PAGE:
REFORMS "change will do you good" 1880- 1920 Explain the development of business and the role of labor unions. Include: issues for reform, the specific unions, the strikes and their effectiveness, etc....

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As industrial wealth was rising and as the "titan of industry" or "robber baron" was emerging into a force that began to exercise both political and social control, the need to protect and galvanize the rights of workers became fundamentally important.  The rise of the union was done in this name.  The idea of being able to give voice to the worker, who had been silent in most of the industrialization process, became of vital importance to the union.  This took the form of advocating for better working conditions, more say over hours worked, as well as compensation for said work.  Unions were a way to balance out, or at least try to, the extremely potent power of the industrialist who had much more at their disposal and could evade responsibility for the treatment of the workers that were responsible for the business owner's wealth.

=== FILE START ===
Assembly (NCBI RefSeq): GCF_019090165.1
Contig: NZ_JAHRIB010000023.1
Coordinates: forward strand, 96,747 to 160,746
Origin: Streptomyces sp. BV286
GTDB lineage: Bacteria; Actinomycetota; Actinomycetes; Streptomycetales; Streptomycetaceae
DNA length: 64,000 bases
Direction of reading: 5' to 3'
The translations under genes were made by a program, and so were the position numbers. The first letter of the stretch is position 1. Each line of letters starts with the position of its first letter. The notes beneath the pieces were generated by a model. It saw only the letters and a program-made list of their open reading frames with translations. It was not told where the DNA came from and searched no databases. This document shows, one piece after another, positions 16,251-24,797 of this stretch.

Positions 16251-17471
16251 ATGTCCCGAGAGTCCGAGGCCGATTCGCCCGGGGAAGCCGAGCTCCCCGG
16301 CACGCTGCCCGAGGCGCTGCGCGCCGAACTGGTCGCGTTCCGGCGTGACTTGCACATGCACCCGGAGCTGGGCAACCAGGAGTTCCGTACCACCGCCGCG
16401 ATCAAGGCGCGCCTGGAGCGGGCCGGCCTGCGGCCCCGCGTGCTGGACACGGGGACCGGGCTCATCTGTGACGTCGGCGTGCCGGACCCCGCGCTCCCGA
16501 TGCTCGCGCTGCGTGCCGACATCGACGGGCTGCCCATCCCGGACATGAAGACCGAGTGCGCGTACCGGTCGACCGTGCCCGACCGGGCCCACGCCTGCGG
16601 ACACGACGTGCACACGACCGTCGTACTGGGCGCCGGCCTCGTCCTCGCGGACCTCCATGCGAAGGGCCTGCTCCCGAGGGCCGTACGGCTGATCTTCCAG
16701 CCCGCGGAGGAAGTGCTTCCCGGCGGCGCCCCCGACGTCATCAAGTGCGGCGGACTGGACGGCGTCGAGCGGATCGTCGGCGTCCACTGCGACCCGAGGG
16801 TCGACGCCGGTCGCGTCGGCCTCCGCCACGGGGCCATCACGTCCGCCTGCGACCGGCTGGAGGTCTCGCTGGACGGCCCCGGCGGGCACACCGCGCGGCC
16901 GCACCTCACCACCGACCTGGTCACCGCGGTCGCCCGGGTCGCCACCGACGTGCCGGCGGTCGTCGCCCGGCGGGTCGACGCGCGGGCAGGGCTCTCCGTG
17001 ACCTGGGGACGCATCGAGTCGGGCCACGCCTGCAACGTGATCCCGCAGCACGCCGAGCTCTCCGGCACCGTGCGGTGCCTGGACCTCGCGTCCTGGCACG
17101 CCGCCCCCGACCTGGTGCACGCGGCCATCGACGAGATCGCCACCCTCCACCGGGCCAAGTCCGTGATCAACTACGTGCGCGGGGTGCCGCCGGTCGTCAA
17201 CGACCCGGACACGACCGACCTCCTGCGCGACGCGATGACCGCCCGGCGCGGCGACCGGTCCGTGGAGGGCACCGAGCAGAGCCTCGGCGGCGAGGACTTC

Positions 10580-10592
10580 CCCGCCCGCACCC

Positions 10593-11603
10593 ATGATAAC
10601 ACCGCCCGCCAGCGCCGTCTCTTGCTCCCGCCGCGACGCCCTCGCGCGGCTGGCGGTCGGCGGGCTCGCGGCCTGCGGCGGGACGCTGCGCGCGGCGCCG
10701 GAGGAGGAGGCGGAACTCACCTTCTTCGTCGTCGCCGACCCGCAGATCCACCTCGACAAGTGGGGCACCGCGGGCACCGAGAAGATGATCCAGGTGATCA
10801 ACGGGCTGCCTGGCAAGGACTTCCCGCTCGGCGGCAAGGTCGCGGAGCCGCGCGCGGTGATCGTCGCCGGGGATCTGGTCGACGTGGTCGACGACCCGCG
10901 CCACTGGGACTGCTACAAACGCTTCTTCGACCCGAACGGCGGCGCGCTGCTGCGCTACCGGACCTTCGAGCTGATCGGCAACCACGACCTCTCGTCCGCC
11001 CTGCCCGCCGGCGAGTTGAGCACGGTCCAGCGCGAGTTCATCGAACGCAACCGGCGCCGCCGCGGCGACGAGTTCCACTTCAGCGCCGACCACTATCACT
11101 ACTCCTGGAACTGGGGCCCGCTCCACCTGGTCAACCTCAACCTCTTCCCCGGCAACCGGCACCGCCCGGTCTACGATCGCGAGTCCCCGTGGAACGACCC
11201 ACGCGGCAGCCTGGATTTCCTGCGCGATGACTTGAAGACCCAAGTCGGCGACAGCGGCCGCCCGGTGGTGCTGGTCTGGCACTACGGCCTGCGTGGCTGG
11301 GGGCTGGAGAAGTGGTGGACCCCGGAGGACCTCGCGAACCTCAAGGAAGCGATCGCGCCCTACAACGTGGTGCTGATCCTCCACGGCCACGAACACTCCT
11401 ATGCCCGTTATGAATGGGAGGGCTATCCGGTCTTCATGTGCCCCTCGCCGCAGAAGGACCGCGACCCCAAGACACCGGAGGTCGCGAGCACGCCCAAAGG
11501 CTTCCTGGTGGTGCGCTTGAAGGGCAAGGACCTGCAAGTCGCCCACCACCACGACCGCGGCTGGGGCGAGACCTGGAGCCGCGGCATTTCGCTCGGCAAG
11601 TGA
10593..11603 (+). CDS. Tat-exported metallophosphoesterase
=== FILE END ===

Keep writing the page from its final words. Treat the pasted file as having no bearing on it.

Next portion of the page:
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During these years, businesses were growing in size and complexity.  They were also developing more working routines (Taylorism).

The labor unions were fighting for, in general, better working conditions and wages and shorter work hours.  The two most important labor unions were the Knights of Labor (a more radical union that disliked the whole capitalist system) and the American Federation of Labor (AFL) that was more of an elitist union that focused on "bread and butter issues."

During this time, the Homestead strike of 1892 and the Pullman strike of 1894 were two of the more violent and important strikes.  Overall, the strikes did not do a whole lot of good and businesses generally came out on top compared to the unions.

 

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